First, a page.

- Delphine by Germaine de Staël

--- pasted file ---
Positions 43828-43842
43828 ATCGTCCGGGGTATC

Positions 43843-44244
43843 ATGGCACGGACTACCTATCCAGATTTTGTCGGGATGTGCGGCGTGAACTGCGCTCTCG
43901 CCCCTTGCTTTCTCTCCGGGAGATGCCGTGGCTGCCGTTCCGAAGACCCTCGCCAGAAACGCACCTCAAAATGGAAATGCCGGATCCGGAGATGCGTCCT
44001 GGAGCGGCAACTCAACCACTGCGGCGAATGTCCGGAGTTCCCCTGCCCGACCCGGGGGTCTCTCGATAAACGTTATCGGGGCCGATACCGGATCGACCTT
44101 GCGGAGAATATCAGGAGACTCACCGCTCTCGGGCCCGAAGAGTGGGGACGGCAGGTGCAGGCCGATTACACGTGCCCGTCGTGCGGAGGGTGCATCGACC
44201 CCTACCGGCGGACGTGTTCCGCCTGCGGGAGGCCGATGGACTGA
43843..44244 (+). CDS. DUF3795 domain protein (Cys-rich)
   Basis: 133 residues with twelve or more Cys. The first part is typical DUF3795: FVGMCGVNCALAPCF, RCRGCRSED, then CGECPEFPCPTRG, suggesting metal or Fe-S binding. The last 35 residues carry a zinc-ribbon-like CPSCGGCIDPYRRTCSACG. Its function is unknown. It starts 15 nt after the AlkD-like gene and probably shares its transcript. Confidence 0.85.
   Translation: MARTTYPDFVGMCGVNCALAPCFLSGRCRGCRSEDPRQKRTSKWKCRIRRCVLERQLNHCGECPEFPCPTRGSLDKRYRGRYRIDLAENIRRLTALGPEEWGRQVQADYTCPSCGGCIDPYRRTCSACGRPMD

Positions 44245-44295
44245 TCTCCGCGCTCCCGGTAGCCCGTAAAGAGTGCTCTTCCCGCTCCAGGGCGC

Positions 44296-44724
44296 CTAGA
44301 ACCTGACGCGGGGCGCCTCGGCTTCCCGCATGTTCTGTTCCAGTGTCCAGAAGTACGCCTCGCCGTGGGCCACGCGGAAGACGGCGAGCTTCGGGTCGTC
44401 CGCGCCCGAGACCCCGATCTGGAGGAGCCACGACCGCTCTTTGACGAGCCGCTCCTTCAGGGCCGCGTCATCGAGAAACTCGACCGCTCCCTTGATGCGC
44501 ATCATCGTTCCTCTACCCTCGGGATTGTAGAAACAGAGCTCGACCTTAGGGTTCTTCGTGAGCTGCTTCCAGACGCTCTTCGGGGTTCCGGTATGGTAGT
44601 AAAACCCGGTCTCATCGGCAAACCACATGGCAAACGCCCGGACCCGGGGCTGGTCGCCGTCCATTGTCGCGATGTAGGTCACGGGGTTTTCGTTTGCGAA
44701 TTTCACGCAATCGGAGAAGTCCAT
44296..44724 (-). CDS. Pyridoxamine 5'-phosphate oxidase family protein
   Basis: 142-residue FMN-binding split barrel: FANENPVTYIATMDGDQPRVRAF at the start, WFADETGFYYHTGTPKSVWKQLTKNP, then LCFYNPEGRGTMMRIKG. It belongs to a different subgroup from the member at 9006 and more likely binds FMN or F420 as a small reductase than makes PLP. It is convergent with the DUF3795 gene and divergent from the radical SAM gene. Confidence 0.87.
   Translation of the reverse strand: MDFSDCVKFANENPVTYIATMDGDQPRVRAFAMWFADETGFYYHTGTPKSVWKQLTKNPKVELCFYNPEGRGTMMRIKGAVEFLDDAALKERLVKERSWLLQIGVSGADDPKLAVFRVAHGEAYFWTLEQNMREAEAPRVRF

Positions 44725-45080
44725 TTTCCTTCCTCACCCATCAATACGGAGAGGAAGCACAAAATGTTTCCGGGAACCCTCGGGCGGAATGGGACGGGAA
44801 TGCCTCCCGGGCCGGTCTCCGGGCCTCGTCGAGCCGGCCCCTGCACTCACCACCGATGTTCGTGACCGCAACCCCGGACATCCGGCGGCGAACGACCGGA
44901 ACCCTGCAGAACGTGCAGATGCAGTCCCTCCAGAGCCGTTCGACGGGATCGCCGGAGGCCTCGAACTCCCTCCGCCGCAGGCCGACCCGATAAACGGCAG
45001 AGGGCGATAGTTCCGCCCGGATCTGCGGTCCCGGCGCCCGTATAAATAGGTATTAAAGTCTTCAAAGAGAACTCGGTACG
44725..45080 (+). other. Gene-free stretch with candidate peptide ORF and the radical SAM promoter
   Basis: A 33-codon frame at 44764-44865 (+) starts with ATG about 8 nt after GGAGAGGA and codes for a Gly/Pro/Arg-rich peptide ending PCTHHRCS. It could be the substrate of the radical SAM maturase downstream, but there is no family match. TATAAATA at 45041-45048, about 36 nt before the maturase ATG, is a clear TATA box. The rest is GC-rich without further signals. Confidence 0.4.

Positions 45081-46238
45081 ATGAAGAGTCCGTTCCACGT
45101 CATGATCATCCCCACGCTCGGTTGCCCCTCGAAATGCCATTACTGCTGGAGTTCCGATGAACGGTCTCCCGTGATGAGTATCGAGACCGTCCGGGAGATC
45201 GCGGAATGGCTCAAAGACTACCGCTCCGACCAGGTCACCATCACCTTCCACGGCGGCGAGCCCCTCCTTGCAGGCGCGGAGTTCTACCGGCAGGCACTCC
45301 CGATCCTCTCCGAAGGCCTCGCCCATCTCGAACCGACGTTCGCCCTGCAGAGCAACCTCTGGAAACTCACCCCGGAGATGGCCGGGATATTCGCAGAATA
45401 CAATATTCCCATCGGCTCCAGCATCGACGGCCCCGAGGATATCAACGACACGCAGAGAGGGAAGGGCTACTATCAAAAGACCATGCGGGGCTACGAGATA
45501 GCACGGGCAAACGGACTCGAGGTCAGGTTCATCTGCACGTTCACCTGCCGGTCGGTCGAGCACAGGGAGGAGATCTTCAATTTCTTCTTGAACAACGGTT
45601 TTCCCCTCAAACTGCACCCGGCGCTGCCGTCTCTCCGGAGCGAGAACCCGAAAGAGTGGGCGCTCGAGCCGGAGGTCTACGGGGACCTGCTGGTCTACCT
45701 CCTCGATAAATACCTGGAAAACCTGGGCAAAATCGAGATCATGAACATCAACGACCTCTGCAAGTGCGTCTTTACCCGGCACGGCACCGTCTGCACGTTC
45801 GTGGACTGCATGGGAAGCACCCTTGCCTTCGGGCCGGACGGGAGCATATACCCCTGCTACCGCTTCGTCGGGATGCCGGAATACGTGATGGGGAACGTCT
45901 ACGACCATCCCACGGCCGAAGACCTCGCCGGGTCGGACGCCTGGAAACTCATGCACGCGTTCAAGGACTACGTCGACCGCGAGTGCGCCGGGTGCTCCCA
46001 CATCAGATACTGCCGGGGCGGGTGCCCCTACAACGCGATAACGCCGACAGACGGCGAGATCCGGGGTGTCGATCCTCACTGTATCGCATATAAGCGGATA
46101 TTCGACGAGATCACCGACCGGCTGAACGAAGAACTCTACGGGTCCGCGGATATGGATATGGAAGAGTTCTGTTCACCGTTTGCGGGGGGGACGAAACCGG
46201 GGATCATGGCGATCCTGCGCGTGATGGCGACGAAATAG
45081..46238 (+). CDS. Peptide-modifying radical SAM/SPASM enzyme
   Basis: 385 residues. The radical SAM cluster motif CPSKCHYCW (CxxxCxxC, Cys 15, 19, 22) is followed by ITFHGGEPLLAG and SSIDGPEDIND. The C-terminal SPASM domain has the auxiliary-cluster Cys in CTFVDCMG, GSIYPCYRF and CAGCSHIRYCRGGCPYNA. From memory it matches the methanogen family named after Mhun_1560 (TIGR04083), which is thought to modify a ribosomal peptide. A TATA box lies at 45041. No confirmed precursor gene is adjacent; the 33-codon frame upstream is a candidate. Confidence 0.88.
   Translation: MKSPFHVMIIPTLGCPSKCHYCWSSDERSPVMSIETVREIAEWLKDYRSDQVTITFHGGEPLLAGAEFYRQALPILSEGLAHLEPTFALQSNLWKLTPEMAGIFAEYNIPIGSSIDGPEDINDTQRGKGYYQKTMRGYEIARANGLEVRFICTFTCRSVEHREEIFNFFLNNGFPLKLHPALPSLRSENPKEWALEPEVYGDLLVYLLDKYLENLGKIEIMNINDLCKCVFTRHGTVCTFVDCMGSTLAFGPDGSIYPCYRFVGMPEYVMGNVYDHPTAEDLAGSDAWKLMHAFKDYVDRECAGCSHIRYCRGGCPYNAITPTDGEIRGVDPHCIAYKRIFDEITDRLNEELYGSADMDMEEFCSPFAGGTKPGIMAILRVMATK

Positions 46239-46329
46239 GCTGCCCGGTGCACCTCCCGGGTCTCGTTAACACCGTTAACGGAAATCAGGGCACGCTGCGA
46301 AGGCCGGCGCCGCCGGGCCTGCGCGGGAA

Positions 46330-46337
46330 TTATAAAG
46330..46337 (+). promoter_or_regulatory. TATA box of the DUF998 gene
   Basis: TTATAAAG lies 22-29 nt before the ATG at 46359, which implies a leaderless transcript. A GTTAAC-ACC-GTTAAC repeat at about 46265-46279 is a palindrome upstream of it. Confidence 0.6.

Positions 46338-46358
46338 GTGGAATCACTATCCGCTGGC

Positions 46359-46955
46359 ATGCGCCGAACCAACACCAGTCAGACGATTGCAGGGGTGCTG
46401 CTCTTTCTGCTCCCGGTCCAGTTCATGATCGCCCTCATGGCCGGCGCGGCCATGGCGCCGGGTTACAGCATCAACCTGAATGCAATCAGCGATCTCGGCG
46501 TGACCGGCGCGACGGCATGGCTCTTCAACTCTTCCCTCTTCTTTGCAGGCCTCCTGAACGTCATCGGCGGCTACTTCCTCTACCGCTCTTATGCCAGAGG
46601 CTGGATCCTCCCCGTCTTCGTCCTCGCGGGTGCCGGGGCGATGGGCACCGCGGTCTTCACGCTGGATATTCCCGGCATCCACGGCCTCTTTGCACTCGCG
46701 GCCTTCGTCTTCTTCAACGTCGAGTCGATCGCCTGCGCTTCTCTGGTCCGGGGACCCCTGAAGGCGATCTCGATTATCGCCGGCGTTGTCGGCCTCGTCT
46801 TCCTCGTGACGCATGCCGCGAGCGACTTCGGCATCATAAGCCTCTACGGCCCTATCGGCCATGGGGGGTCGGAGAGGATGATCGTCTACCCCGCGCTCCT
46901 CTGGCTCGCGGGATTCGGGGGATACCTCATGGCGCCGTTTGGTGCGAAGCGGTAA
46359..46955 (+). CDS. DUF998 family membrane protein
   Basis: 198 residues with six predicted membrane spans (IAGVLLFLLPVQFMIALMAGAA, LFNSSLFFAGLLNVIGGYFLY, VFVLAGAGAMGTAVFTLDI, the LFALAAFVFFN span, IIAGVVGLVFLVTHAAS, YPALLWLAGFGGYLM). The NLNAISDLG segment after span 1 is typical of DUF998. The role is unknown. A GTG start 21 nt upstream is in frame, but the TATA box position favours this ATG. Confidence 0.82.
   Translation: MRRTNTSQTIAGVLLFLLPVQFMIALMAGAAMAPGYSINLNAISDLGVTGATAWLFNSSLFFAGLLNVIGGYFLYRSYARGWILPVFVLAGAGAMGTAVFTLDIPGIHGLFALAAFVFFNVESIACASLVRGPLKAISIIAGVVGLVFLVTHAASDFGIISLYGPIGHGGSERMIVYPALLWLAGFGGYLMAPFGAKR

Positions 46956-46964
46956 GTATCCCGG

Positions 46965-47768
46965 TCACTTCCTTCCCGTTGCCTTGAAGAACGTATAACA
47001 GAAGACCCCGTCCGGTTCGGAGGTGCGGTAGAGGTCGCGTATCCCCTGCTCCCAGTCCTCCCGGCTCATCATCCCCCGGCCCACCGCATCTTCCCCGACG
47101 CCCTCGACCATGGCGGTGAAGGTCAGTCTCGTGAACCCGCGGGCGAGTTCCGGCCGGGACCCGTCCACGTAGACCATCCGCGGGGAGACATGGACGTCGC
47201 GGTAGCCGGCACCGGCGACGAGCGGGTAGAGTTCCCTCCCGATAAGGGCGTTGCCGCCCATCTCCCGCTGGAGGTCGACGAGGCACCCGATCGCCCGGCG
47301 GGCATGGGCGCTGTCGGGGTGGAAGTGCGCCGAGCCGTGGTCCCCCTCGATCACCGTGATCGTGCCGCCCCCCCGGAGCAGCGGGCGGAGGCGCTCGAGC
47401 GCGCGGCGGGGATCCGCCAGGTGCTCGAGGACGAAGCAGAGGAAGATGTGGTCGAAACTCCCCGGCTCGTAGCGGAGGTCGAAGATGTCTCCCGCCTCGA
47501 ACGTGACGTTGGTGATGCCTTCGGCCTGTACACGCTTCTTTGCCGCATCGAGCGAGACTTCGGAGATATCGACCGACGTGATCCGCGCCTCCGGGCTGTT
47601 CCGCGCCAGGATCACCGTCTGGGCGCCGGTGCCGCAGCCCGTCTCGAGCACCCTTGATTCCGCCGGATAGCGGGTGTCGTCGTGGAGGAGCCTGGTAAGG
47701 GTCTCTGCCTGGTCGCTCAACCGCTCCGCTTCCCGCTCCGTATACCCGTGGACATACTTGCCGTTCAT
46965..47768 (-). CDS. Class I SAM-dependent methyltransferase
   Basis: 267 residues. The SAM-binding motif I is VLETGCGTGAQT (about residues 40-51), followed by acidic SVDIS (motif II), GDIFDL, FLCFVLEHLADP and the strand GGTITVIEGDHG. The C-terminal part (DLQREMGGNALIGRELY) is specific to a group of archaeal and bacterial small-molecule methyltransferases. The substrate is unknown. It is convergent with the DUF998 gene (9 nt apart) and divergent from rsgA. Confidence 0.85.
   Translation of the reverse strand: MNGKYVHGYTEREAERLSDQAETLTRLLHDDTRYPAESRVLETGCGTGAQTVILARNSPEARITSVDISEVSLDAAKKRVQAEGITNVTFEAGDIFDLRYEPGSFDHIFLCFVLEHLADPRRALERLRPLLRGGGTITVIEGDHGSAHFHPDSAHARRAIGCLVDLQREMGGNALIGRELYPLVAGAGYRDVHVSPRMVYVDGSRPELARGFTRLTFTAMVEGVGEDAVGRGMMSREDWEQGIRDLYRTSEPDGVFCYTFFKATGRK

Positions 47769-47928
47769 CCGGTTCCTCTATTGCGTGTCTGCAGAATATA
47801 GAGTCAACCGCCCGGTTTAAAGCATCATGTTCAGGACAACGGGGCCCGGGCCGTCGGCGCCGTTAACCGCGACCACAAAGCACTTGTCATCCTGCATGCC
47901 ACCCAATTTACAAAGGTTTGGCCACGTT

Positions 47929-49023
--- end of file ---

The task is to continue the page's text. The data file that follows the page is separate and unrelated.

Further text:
Germaine de Staël's Delphine (1802) is far from the 'livre intempestif' Aurélie Foglia describes in the opening line of her Introduction (p. 7). Its undertaking of subjects such as the social expectations placed upon men and women, the destructive effects of public opinion, the institutionalization of patriarchal power, and even the pressure to breastfeed, have as much resonance today as they did in the early nineteenth century. Set between 1790 and 1792, Delphine is an epistolary novel of interrelated stories that form a broad exploration of the shifting social relations of Revolutionary France; its primary concern is marriage and the tensions between its evolving definition and its traditional restrictions. The central plot focuses on Delphine, a young widow, who arranges a match for her distant cousin only to find herself falling in love with the suitor. Yet the polyphonic nature of the text allows Staël to give voice to many women and their diverse domestic experiences at a time when they had effectively been silenced. 'Une femme parle, et parle au nom des femmes', as Folgia asserts; 'il s'agit pour Staël de faire exister cette voix, de lui donner une force de conviction' (p. 22). Despite praising the dexterity with which Staël handles the form, Folgia notes that the epistolary novel had had its day even by 1802—and this reading experience may not always appeal to modern readers. Nevertheless, it is through letters that Staël embeds the democratic principle of giving voices an equal platform to be heard. Folgia's Introduction is concise and accessible, and it situates the novel well within its historical and literary contexts. Her notes are unobtrusive and expertly informed by the two previous critical editions of Delphine edited jointly by Simone Balayé and Lucia Omacini (Geneva: Droz, 1987; Paris: Honoré Champion, 2004), thereby allowing this knowledge to be shared with a wider audience. As is the convention with these earlier versions and others currently in print, the 'Avertissement pour la quatrième édition', the 'Deuxième Dénouement', 'Quelques Réflexions sur le but moral de Delphine', and Benjamin Constant's 'Compte rendu de Delphine' are all reproduced here. The addition of [End Page 438] a chronology mapping the plot's action and letters against the main events of the Revolution is a particular strength of Folgia's edition. Indeed, the chronology highlights how far Staël's characters are subject to, and their lives reliant upon, the turbulent political and legislative context. In this fourth edition of Delphine to be published so far this century, Folgia's approach is to frame the text above all as a Revolutionary one. The cover image, which is of the allegory of Ventôse, the sixth month of the Republican Calendar, cropped to depict a Marianne-like figure, suggests that women can lead a change in the wind.